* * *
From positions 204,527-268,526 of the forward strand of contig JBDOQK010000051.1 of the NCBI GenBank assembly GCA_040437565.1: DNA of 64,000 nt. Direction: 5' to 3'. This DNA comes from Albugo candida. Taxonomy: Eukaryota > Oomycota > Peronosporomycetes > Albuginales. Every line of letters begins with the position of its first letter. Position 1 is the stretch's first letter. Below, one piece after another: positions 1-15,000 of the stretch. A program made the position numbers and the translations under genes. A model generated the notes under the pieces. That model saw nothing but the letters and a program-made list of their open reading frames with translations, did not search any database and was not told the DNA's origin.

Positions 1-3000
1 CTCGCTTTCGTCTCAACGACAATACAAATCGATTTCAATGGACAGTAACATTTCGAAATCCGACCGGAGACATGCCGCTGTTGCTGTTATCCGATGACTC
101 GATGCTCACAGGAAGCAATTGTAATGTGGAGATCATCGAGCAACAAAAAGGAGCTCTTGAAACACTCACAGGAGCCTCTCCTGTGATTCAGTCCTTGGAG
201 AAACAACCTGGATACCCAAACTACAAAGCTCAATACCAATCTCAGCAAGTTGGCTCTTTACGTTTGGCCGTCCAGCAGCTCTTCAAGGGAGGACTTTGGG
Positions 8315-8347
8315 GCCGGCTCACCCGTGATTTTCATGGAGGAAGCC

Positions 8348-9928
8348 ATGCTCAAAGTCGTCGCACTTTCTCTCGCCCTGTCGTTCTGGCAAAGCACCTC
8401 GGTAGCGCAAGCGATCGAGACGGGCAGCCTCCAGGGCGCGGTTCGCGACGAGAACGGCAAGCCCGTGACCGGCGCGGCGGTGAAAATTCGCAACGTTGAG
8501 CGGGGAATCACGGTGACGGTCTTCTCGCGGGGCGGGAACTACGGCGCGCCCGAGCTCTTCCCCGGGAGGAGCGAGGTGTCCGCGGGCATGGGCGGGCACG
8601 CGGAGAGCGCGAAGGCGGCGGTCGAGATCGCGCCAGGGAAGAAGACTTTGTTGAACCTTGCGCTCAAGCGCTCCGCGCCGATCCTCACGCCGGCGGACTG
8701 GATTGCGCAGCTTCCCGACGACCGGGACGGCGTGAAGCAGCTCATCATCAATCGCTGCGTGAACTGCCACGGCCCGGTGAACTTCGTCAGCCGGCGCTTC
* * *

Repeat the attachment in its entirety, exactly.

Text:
From positions 204,527-268,526 of the forward strand of contig JBDOQK010000051.1 of the NCBI GenBank assembly GCA_040437565.1: DNA of 64,000 nt. Direction: 5' to 3'. This DNA comes from Albugo candida. Taxonomy: Eukaryota > Oomycota > Peronosporomycetes > Albuginales. Every line of letters begins with the position of its first letter. Position 1 is the stretch's first letter. Below, one piece after another: positions 1-15,000 of the stretch. A program made the position numbers and the translations under genes. A model generated the notes under the pieces. That model saw nothing but the letters and a program-made list of their open reading frames with translations, did not search any database and was not told the DNA's origin.

Positions 1-3000
1 CTCGCTTTCGTCTCAACGACAATACAAATCGATTTCAATGGACAGTAACATTTCGAAATCCGACCGGAGACATGCCGCTGTTGCTGTTATCCGATGACTC
101 GATGCTCACAGGAAGCAATTGTAATGTGGAGATCATCGAGCAACAAAAAGGAGCTCTTGAAACACTCACAGGAGCCTCTCCTGTGATTCAGTCCTTGGAG
201 AAACAACCTGGATACCCAAACTACAAAGCTCAATACCAATCTCAGCAAGTTGGCTCTTTACGTTTGGCCGTCCAGCAGCTCTTCAAGGGAGGACTTTGGG
Positions 8315-8347
8315 GCCGGCTCACCCGTGATTTTCATGGAGGAAGCC

Positions 8348-9928
8348 ATGCTCAAAGTCGTCGCACTTTCTCTCGCCCTGTCGTTCTGGCAAAGCACCTC
8401 GGTAGCGCAAGCGATCGAGACGGGCAGCCTCCAGGGCGCGGTTCGCGACGAGAACGGCAAGCCCGTGACCGGCGCGGCGGTGAAAATTCGCAACGTTGAG
8501 CGGGGAATCACGGTGACGGTCTTCTCGCGGGGCGGGAACTACGGCGCGCCCGAGCTCTTCCCCGGGAGGAGCGAGGTGTCCGCGGGCATGGGCGGGCACG
8601 CGGAGAGCGCGAAGGCGGCGGTCGAGATCGCGCCAGGGAAGAAGACTTTGTTGAACCTTGCGCTCAAGCGCTCCGCGCCGATCCTCACGCCGGCGGACTG
8701 GATTGCGCAGCTTCCCGACGACCGGGACGGCGTGAAGCAGCTCATCATCAATCGCTGCGTGAACTGCCACGGCCCGGTGAACTTCGTCAGCCGGCGCTTC